Shaping a Stem Cell’s Future

mrksich-shapes

Stem cells are a little like teenagers, full of potential but not sure what they’re going to be when they grow up. It’s that uncertain destiny that makes stem cells so exciting to scientists and physicians, who hope to someday use them for everything from spinal cord repair to organ regeneration. But corralling the uncertain power of stem cells requires learning how to push them toward a desired fate, convincing them to become bone cells or liver cells or neurons. Most laboratories have figured out ways to accomplish this goal with chemicals, exposing stem cells to growth factors and other signals that lead it down a particular developmental path. But there may be another way to play guidance counselor to an indecisive stem cell – changing its physical shape.

This process, called cell patterning, is a primary research focus of Milan Mrksich, professor of chemistry at the University of Chicago. On the surface, cell patterning sounds like a mix of science fiction and Play-Doh art: cells are grown on a plate stamped with a special mold that forces the cells to form a particular shape chosen by the researcher. Those shapes can be as simple as circles or squares of various sizes or as complex as flowers, stars, and pentagons. And far from being mere aesthetic lab trickery, this shape-shifting can have dramatic biological effects upon the cell, its underlying skeleton, and even the expression of particular genes.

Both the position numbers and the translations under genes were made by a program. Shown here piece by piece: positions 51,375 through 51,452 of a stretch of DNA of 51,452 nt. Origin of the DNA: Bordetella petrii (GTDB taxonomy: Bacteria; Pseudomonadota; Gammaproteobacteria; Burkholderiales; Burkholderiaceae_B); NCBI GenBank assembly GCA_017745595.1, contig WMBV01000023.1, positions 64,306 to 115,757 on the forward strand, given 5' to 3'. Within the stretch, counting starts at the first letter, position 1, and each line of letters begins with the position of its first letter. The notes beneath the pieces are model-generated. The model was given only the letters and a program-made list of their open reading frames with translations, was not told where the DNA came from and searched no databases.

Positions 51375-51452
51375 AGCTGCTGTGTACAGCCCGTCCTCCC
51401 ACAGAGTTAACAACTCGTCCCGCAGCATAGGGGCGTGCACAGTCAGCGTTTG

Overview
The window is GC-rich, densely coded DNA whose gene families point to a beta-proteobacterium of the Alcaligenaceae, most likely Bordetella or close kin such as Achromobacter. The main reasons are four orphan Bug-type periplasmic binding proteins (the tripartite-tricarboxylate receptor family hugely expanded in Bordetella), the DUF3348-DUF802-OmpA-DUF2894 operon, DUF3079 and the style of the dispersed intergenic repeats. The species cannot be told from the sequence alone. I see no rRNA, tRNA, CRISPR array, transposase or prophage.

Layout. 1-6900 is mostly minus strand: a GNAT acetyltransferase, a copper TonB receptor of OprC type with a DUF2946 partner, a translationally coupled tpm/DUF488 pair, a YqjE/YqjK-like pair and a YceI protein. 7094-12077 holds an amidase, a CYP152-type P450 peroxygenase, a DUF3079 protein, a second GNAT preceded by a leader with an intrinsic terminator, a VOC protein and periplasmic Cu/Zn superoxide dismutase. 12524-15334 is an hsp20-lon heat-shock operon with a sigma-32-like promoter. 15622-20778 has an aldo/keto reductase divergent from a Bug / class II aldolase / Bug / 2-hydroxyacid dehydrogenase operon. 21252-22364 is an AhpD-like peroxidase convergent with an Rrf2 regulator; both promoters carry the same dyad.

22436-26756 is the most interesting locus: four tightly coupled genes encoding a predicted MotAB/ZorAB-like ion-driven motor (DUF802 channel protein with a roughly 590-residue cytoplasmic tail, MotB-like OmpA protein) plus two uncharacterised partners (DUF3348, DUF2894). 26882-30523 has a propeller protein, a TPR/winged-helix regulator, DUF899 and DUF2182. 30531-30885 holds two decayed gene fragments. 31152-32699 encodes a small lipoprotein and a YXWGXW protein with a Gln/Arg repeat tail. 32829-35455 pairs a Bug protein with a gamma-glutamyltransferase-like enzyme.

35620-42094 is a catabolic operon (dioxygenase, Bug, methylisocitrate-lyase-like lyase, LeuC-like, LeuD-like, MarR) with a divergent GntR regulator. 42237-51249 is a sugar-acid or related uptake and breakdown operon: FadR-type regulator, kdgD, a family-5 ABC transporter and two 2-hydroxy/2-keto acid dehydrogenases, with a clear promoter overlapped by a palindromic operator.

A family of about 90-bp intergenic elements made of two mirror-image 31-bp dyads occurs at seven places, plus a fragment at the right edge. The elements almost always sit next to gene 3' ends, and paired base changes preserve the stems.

In a paper published in PNAS earlier this month, Kristopher Kilian, a postdoctoral fellow in Mrksich’s laboratory, applied the cell patterning technique to a particular type of stem cells. Mesenchymal stem cells, harvested from bone marrow, are the slightly less ambitious cousins of the more-hyped pluripotent embryonic stem cells that can change into virtually any cell type. As multipotent cells, MSCs are generally restricted to one of three career paths: fat cells called adipocytes, bone cells called osteoblasts, or cartilage cells called chondrocytes. But despite being limited, those outcomes are potentially very useful therapeutically should scientists learn how to reliably control the differentiation of these cells.

So Kilian, with colleagues Branmir Bugarija and Bruce Lahn, tested out cell patterning on his supply of MSCs. The first experiments confirmed that size and aspect ratio mattered: when given larger or wider areas to grow, the stem cells preferred to become bone cells instead of fat cells. Kilian then kept the size of the stamp constant, but altered the shape, forcing the cells into either a “flower” with curved edges (top row above) or a “star” with sharp edges (bottom row). Both cell shapes were then grown in the same media – a “cocktail” of signals promoting fat cell or bone cell growth, and fates were chosen.

The results? “Flowers make fat and stars make bone,” Kilian summarized. “The view is that, when you introduce the cocktail, the cells are driven one of two ways…the geometry dictates which path the cell goes toward.”

Photo by Jason Smith

Photo by Jason Smith